Advice Offered For Coping With Family-Owned Business Issues

by WOHe

Advice Offered For Coping With Family-Owned Business
Issues

One of the greatest joys of working in the kitchen and bath
industry is that so many businesses are family-owned and operated.
However, that can also be one of the industry’s biggest sources of
headaches and heartaches for both family members and non-family
employees.

Here some scenarios to scrupulously avoid:

  • The owner’s son shows up at odd hours and quizzes workers as to
    what they do and why they do it that way. Is he a supervisor? Is he
    speaking for the owner? Is this an employee performance
    review?
  • A kitchen job goes poorly, with the wrong style cabinets
    ordered and the client unwilling to pay. The job is rehashed at
    home and Thanksgiving dinner is ruined, as even family members who
    are not involved weigh in on who must be at fault and what ought to
    be done to remedy the situation.
  • The owner manages the business, but the owner’s father (who
    used to run the business) likes to pop in when the owner isn’t
    there, to make sure things are “going smoothly.” This usually ends
    with a shouting match between the owner and his father.
  • The company lunchroom is remodeled to become the owner’s
    brother’s private office, which is kept locked when the brother is
    not there (which is more than half the time). Employees now have to
    eat at their desks.
  • The owner’s cousin, assigned to answer phones, responds to
    callers with, “Yeah?” or “It’s your dime.” When the phone isn’t
    ringing, he’s perusing the racing form. 

These scenarios may seem almost comic, but they are all actual
nightmares from family businesses that are no longer in
business. 

One of the chief sources of problems for family members involved
in business is the inability to separate business matters from
personal life. There are some experts who will tell you that
business matters should never be discussed outside of business
hours, and that business matters should be forgotten when outside
of the workplace. 

However, a complete disconnection is not always possible. Still,
if you’re working with a spouse, sibling, parent or child, the best
advice is try to make every effort not to let disagreements linger.
Settle conflicts and problems as quickly as possible and keep them
focused on the area of disagreement.

Comments like “That’s how you are with everything, Mark,” or “No
wonder you’ve always been a failure,” are not only going to make
the issue of the mismeasured countertop worse, but are guaranteed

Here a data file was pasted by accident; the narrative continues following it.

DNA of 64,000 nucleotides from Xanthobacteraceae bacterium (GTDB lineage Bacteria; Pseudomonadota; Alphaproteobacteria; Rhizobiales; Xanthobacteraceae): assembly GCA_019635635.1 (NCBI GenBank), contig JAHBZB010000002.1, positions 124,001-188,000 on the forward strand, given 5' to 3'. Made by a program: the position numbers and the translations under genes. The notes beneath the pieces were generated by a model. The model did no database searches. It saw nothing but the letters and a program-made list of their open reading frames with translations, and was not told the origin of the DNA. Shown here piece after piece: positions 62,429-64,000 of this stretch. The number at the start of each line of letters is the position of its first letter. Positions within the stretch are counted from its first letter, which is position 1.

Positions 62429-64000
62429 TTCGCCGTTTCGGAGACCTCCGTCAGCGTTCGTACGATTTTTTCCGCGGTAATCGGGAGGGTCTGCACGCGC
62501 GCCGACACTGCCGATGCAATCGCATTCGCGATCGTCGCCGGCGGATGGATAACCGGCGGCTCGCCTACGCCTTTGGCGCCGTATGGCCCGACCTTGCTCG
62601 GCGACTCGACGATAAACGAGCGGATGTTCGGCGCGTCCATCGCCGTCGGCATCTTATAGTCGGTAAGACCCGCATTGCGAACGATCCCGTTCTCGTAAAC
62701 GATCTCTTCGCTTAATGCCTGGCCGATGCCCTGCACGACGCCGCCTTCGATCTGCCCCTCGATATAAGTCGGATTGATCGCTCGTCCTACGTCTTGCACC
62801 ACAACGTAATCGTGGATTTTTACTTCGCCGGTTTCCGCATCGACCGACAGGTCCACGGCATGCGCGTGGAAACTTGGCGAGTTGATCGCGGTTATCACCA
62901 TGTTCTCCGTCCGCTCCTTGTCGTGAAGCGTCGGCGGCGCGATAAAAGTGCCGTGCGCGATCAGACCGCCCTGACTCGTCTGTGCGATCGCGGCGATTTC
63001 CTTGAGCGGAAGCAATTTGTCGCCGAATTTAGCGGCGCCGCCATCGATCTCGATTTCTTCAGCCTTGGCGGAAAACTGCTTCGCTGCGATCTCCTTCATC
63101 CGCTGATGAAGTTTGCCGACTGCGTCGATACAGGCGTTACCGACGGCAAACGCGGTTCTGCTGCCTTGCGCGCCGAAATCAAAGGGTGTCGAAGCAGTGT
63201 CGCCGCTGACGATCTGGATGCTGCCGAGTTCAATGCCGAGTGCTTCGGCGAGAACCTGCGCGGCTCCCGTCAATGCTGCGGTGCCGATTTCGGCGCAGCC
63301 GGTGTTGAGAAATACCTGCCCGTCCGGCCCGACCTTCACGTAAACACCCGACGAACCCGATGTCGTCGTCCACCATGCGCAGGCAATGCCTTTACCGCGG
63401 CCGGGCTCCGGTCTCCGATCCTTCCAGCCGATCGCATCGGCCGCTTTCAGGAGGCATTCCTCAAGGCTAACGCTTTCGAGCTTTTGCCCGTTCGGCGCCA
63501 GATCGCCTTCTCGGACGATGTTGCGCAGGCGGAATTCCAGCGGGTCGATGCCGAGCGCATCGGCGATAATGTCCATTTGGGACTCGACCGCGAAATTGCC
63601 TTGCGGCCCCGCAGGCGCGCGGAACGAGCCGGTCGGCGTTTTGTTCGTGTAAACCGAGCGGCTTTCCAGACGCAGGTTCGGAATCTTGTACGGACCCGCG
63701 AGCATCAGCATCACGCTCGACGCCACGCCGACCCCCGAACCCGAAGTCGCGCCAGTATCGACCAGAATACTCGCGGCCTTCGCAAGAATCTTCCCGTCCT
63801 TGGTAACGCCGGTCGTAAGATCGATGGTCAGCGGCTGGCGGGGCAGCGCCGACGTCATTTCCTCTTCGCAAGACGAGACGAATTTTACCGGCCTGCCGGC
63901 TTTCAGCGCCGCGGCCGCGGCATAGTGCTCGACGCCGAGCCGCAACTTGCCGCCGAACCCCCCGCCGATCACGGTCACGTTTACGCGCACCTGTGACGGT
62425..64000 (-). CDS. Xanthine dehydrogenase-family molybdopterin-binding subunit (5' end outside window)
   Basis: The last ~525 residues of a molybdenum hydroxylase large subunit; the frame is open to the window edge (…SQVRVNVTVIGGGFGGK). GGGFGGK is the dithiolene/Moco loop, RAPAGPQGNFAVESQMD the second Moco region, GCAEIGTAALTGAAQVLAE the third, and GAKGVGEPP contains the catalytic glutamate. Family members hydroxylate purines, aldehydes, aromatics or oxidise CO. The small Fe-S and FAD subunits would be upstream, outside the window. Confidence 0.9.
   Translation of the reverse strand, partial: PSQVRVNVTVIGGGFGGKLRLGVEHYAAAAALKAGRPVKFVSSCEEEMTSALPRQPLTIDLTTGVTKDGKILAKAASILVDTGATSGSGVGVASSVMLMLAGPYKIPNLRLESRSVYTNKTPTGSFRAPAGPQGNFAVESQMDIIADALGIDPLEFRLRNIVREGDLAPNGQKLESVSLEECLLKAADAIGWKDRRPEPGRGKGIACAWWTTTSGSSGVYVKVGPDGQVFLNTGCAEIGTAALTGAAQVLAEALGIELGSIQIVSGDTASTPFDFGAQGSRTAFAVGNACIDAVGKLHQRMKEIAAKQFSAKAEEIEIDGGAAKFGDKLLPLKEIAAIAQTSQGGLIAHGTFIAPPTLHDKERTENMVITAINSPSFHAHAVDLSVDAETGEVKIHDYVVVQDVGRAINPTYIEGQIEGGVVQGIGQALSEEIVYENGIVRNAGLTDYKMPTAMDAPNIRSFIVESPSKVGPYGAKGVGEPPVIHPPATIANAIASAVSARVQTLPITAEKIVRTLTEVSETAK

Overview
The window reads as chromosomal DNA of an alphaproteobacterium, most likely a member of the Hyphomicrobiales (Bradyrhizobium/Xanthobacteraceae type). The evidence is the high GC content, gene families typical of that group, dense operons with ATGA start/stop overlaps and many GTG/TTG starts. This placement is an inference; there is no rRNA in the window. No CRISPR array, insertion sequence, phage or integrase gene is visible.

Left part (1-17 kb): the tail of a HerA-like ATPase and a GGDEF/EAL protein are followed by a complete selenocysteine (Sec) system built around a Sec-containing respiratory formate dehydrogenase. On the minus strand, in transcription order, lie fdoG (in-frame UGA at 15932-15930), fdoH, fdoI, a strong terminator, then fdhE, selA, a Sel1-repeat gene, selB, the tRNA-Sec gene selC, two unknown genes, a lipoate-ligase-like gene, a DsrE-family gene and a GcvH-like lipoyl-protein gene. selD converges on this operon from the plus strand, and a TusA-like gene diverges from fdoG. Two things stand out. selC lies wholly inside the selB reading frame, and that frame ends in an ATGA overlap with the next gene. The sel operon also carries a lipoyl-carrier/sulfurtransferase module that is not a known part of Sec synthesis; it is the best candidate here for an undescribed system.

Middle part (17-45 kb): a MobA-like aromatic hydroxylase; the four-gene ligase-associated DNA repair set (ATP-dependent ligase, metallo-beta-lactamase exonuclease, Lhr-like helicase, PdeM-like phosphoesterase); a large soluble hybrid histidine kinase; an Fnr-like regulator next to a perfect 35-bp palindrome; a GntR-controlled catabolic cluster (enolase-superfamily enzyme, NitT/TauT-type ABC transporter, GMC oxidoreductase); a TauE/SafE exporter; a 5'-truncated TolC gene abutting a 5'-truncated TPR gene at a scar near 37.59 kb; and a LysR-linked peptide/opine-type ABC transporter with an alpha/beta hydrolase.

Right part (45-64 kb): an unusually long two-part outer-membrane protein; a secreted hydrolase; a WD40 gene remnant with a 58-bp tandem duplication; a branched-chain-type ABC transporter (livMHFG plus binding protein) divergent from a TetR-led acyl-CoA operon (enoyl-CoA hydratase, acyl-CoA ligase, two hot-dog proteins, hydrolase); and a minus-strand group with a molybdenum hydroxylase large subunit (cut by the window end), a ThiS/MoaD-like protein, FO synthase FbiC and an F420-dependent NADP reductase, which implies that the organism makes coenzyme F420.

to keep the resentment and bitterness going long after the new top
has been ordered and installed.

Believe it or not, a family business actually needs to be more
formal in structure than a business where no one is related. You
can come to a verbal agreement with a stranger and negotiate the
details in action. A family member, though, should have his or her
duties, authority and compensation clearly spelled out in writing.
Otherwise, for example, your son may feel pressured to okay a
cabinet delivery when he’s not sure what the order entailed because
“his name is on the business.”

You need to make absolutely sure that everyone in the
organization knows the chain of command, knows what the family
member is expected to be doing, and knows that the family member is
reviewed and treated as much like other employees as humanly
possible.

You may want to put a relative on the payroll because they’re
going through tough times or have been laid off elsewhere. However,
you may be better off to pay them not to come in. After all, having
deadwood lounging around working at half speed, or not working at
all, will slow down your entire business.

Office relations also need to be clearly delineated, especially
between family members and non-family members. Non-family members
in a family business are in a very tough spot. They often feel that
any chance for advancement or promotion is choked off, since the
best positions will automatically go to a family member. They also
often feel that family members spy on them as they go about their
jobs. Maintaining morale can be a ticklish proposition and steady
turnover may be a fact of life.

Succession can be the most difficult part of a family business.
Although it sounds alienating, it’s best to get a third party,
preferably legal counsel, involved in planning transfer and
ownership of business. 

One potential and commonly seen source of trouble for the family
business is confusing obligation with ambition. For instance, just
because your daughter helps out around the showroom does not mean
she necessarily wants to enter the profession or inherit the
business someday. (It doesn’t mean he or she doesn’t either.) Be
sure that you’re not forcing family members to do things that go
against their wishes.

At the same time, if you have more than one child but only one
wants to enter the family business, you’re piling up difficulty for
him or her by leaving equal shares in the business to the children
whose ambitions lie elsewhere. Leave the business to the child who
is interested in it not the ones who aren’t.

Be sure the terms of succession are clearly spelled out. If you
don’t want to die in harness, plan to disengage yourself from the
business at some point when predetermined conditions are met and do
so. When you hand over the business to someone else, it is his or
hers to succeed with or fail. You may offer advice, but meddling
only makes your successor’s job harder.

Lastly, remember, in the end it’s only business. Ultimately,
your family is much more important.

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